2020 GOP Presidential Tea Leaves: Part I

Despite President Trump’s protestations to the contrary, the recent election returns appear in their entirety to be a fairly stinging rebuke of his conduct of the presidency.  I intimated in the Election Day post that I thought the President understood what the results were likely to be – and they did come in within the bounds most prognosticators had projected — and was ready for it.  It’s pretty clear that I was wrong in that regard.  [And not only on that point.  As anyone that has seen the last two Packer games will attest, I was clearly mistaken in my recent suggestion that Packer Quarterback Aaron Rodgers might have lost some arm strength; that may be the only problem the Packers don’t have  ;).]  It seems, given Mr. Trump’s flailing since Election Day, that only when the results registered did he realize that the wildly enthusiastic response he received at his rallies was not indicative of the predominant sentiment of the American people and has only now begun to focus on the prospects he faces with a Democrat-controlled House of Representatives and in any run for a second term.

Although November of 2020 is a figurative eon away – recall that given the success of Desert Storm, President George H. W. Bush was hugely popular in early 1992 and still lost the presidency the following November — the 2018 election results arguably cast a daunting 2020 Electoral College picture for the President.  Hillary Clinton – who proved to be a candidate sufficiently unlikeable and untrustworthy that a large-enough segment of the electorate was willing to gamble on the leadership of a lecherous, intemperate reality show star with no governmental experience – nonetheless claimed 232 Electoral College votes of the 270 needed to win the presidency.  Mr. Trump in effect gained the presidency by very narrowly prevailing in Pennsylvania (20 Electoral College votes), Michigan (16), and Wisconsin (10) – three states no one thought he would win – and by winning, amongst his other states, Arizona (11) (by 4 points).  While this analysis may someday prove to be only so much Noise, one could infer from the 2018 election results that any reasonably acceptable Democratic nominee running against Mr. Trump will pretty readily carry the 232 Electoral votes that Sec. Clinton, despite her limitations, won in 2016; if so, the Democrat in such a contest will simply need to win Pennsylvania (where the incumbent Democratic Governor just beat the Republican challenger by 17 percentage points), Michigan (where the Democrat beat the Republican for an open seat by 10 percentage points) and either Wisconsin (where the Democrat beat – albeit narrowly — incumbent Gov. Scott Walker, who had an effective organization and a string of electoral victories to his credit) or Arizona (where the Democrat beat the Republican by 2 points for the state’s U.S. Senate seat).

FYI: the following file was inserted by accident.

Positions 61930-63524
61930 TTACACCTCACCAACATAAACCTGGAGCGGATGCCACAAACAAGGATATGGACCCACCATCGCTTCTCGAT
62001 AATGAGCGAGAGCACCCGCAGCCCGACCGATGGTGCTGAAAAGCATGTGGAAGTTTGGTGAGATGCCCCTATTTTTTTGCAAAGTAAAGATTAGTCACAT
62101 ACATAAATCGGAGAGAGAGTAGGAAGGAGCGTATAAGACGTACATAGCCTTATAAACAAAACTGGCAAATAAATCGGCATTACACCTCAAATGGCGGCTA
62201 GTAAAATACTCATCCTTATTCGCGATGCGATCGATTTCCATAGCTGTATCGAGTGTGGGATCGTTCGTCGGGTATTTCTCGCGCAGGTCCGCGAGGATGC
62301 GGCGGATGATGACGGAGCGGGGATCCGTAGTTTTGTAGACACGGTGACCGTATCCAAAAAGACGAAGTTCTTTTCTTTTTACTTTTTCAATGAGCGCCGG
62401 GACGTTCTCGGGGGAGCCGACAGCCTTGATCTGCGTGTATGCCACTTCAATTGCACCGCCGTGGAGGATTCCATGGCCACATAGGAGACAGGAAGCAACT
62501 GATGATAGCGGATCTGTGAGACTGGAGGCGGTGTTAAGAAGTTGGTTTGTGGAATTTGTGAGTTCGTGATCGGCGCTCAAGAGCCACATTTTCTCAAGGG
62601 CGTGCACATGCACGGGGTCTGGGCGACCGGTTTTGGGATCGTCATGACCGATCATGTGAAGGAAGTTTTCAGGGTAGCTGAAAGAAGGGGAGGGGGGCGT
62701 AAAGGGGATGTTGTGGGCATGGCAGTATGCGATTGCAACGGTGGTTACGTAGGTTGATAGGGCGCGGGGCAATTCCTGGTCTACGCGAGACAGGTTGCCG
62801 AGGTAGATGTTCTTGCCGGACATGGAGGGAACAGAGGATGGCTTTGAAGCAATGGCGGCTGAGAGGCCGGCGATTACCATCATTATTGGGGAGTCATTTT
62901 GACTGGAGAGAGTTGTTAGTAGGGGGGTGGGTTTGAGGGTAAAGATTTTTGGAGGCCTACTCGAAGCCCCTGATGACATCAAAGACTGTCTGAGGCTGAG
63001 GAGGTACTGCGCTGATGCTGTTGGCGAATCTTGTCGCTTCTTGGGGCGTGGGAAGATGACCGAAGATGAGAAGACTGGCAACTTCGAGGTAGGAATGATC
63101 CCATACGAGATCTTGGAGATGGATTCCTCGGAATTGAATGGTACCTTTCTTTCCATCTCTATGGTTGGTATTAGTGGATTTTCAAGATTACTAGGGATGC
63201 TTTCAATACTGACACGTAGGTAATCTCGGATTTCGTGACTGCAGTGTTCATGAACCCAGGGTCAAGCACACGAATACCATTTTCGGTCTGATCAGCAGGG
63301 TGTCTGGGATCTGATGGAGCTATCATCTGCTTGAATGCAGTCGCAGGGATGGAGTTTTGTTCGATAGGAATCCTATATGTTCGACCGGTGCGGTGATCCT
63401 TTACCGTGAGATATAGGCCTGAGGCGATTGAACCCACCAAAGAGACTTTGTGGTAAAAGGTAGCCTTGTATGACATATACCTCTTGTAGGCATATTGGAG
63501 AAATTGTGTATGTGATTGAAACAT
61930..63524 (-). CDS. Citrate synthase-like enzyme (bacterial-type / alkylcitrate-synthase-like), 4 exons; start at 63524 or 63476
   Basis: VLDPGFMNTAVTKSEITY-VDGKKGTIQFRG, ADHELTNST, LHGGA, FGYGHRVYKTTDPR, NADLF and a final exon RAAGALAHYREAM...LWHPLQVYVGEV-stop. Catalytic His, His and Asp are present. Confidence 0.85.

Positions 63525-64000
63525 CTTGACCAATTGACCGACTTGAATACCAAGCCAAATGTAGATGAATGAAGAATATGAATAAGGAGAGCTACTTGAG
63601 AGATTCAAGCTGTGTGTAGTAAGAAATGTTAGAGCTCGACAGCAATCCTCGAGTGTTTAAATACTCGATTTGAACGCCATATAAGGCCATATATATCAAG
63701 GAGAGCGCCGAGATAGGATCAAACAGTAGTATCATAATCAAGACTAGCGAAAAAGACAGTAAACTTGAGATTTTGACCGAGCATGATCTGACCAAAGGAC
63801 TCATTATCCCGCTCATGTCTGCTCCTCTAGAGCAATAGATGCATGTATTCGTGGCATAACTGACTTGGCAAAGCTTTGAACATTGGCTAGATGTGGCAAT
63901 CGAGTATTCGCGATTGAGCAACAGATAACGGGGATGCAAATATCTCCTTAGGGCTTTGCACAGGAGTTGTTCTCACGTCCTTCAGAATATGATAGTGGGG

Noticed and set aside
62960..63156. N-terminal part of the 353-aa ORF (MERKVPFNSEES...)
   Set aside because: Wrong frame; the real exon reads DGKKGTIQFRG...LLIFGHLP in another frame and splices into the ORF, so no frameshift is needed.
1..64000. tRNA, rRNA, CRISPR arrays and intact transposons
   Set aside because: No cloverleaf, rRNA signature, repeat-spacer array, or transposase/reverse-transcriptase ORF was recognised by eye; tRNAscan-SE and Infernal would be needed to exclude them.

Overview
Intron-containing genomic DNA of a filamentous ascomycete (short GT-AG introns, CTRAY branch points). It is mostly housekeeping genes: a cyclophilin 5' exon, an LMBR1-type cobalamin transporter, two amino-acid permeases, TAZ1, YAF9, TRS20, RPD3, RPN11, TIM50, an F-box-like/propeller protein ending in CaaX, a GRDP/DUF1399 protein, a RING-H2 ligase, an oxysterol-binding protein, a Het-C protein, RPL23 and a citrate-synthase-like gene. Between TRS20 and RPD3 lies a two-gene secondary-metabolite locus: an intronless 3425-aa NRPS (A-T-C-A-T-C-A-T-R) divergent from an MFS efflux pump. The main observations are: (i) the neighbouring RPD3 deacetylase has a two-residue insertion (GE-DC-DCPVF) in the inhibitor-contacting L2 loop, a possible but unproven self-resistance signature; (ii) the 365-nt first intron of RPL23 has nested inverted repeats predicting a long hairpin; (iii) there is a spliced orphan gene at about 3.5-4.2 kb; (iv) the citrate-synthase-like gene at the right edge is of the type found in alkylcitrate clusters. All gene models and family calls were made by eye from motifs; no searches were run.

It does appear highly likely that there will be plenty of opportunity in coming months’ notes to consider the particulars of the President’s challenges with the House and resulting from the evidence submitted by Special Counsel Robert Mueller’s team; however, from strictly a political handicapping standpoint, unless the Democrats overplay their hand (Mr. Mueller, nothing if not circumspect, almost certainly won’t overplay his hand), it’s hard to see how events arising from those struggles will do anything but further darken Mr. Trump’s 2020 electoral prospects with those segments of the electorate that have soured on him.  (An extraordinary political athlete – Bill Clinton in his prime comes to mind – might be able to cajole enough of those dissatisfied voters back into the fold to eke out another victory, but Mr. Trump has never demonstrated the range or flexibility that would seem to be required.)

I would submit that it’s not unwarranted to suggest that if the President envisions a likely defeat in 2020 – whether due to deepening dissatisfaction with his brand of leadership, the economy, the Mueller investigation, or otherwise – he will proclaim his single term a “fantastic success,” and find some pretext for not seeking re-election (pardoning as many of his cohort as he can during his last days in office).  It appears to me that there are a number of Republicans that are reading the tea leaves and preparing to make a 2020 run for the Republican nomination if Mr. Trump doesn’t – Vice President Pence, former Ohio Governor John Kasich, and Florida Senator Marco Rubio perhaps among them.  That said, I would offer that at this point, there is one prominent Republican that may be better positioned than any other obtain the nomination and win the presidency if the President chooses not to run.  Since I do make an effort (admittedly, sometimes in vain) to keep these notes to a manageable length, we’ll leave that to Part II.

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